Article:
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Union Power

Athabasca University Press and Canadian Committee on Labour History | Working Canadians: Books from the CCLH


From factory workers in Welland to retail workers in St. Catharines, from hospitality workers in Niagara Falls to migrant farm workers in Niagara-On-The-Lake, Union Power showcases the role of working people in the Niagara region. Charting the development of the region’s labour movement from the early nineteenth century to the present, Patrias and Savage illustrate how workers from this highly diversified economy struggled to improve their lives both inside and outside the workplace. Including extensive quotations from interviews, archival sources, and local newspapers, the story unfolds, in part, through the voices of the people themselves: the workers who fought for unions, the community members who supported them, and the employers who opposed them.

Early industrial development and the appalling working conditions of the often vulnerable common labourer prompted a movement toward worker protection. Patrias and Savage argue that union power – power not built on profit, status, or prestige – relies on the twin concepts of struggle and solidarity: the solidarity of the shared interests of the working class and the struggle to achieve common goals. Union Power traces the evidence of these twin concepts through the history of the Niagara region’s labour movement.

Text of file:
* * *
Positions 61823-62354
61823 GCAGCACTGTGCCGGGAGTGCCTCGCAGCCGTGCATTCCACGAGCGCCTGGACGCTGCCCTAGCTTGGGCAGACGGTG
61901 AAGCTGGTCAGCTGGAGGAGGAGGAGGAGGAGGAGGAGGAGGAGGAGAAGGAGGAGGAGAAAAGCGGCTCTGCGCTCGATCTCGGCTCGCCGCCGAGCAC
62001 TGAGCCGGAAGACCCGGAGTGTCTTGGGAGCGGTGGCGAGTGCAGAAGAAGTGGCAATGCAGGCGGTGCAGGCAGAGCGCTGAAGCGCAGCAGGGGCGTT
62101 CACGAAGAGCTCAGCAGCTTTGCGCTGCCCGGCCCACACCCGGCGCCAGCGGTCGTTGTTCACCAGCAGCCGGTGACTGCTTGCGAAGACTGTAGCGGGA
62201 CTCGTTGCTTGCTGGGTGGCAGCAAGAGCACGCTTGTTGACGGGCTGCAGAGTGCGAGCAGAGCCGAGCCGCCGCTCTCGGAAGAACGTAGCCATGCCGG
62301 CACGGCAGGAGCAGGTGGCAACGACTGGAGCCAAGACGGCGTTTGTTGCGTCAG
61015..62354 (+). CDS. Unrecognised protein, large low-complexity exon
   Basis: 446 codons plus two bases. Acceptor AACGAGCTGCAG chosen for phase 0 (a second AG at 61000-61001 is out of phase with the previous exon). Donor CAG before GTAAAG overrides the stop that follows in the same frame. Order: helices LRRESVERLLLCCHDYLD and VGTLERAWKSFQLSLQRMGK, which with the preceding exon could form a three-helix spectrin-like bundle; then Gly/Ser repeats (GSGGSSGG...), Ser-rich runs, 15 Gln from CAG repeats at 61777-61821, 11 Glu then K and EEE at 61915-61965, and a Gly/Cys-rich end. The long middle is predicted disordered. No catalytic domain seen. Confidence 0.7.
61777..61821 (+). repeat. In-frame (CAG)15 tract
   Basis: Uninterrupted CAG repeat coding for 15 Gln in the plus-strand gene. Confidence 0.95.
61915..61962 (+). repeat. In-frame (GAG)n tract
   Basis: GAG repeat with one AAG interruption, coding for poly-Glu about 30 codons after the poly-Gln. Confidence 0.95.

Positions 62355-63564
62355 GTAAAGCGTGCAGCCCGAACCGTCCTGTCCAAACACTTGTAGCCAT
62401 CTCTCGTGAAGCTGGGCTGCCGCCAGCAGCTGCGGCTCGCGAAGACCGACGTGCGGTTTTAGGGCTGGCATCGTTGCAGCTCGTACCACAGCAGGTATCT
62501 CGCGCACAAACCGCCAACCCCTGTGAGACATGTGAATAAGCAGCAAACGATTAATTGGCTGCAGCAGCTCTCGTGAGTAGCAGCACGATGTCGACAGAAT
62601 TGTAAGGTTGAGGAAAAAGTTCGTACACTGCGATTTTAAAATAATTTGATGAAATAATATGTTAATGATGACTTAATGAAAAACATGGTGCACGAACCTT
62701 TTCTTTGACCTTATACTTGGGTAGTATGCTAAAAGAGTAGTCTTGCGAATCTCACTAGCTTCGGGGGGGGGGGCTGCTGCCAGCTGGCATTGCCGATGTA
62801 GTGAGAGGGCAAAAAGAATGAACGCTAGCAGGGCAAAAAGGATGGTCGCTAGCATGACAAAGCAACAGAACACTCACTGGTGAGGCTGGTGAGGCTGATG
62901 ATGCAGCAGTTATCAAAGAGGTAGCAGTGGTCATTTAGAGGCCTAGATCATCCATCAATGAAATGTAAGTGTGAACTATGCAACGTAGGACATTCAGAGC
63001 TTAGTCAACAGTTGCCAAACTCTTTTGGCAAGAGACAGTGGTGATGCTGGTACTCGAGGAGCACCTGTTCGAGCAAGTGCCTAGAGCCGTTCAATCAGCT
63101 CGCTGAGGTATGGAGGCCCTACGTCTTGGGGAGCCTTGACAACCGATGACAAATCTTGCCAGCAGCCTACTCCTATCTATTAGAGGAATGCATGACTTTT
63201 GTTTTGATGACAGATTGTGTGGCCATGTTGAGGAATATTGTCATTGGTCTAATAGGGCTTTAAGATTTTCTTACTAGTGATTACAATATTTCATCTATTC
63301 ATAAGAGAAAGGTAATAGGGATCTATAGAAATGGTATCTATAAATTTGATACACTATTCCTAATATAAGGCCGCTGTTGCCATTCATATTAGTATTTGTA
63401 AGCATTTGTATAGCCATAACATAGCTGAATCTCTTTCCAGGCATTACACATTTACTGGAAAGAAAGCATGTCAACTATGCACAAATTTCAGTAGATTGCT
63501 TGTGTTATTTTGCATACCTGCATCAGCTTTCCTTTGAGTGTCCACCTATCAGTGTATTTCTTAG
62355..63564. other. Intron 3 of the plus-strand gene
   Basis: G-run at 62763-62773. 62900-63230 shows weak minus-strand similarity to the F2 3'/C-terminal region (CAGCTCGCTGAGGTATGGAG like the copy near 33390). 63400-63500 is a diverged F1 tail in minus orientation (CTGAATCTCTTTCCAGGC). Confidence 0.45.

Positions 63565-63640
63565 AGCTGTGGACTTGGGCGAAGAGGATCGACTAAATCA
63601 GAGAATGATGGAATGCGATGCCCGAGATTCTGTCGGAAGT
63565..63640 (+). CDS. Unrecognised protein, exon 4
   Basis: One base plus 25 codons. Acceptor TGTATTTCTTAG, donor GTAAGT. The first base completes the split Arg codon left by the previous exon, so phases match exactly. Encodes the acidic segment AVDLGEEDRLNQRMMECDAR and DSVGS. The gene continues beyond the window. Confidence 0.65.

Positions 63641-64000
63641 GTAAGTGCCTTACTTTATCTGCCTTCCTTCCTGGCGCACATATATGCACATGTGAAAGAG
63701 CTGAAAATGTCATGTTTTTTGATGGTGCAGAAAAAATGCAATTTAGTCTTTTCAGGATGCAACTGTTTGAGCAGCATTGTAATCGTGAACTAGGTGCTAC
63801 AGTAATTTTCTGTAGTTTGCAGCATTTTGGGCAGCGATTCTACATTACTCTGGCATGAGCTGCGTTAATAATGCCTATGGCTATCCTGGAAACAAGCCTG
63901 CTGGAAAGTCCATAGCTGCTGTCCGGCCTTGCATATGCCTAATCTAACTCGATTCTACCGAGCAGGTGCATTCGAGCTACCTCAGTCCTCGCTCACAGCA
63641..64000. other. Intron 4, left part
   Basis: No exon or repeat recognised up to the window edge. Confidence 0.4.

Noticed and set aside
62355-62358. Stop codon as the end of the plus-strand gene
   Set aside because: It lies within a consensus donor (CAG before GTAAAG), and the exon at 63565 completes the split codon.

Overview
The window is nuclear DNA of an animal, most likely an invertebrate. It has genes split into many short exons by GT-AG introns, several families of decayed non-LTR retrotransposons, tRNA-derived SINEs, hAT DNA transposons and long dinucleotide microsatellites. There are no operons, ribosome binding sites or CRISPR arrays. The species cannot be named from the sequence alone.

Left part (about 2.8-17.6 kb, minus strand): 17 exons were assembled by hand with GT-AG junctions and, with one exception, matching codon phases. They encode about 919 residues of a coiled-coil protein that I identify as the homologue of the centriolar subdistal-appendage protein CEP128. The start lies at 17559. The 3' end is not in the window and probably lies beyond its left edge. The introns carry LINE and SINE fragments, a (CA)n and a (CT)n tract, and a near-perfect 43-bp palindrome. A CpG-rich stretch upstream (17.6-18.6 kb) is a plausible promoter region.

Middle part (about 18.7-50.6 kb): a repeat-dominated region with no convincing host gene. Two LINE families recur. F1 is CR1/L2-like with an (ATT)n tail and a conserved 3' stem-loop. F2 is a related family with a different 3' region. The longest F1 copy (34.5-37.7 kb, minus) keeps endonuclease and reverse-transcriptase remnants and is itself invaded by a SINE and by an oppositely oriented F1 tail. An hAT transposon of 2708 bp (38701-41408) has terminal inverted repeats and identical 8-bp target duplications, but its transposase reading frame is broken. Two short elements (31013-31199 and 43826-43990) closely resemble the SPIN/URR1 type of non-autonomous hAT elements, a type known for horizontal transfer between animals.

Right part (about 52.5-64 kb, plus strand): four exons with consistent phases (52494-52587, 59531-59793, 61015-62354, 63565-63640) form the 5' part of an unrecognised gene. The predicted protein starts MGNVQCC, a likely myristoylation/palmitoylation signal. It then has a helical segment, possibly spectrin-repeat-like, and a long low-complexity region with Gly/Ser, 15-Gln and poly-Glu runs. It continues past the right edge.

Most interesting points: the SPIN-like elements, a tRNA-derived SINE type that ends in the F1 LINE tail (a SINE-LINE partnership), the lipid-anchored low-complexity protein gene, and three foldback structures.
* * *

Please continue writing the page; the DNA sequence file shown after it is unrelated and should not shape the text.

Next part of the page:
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"[Union Power and Working People in Alberta] provide an excellent look into the history of labour in Canada and how it has changed over time. Most notably each is an important addition to the struggle to keep labour history in the public eye."

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"A rich and compelling book that highlights the important role unions played in Canada’s Niagara region in both historical and contemporary periods. . . . The quality and quantity of original archival and oral history research is impressive."

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Carmela Patrias is a professor in the Department of History at Brock University. Her publications include: Patriots and Proletarians: Politicizing Hungarian Immigrants in Canada, Discounted Labour: Women Workers in Canada, 1870–1939, co-authored with Ruth Frager, and Jobs and Justice: Fighting Discrimination in Wartime Canada, 1939–1945.

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Larry Savage is associate professor of labour studies and political science and director of the Jobs and Justice Research Unit at Brock University.

 
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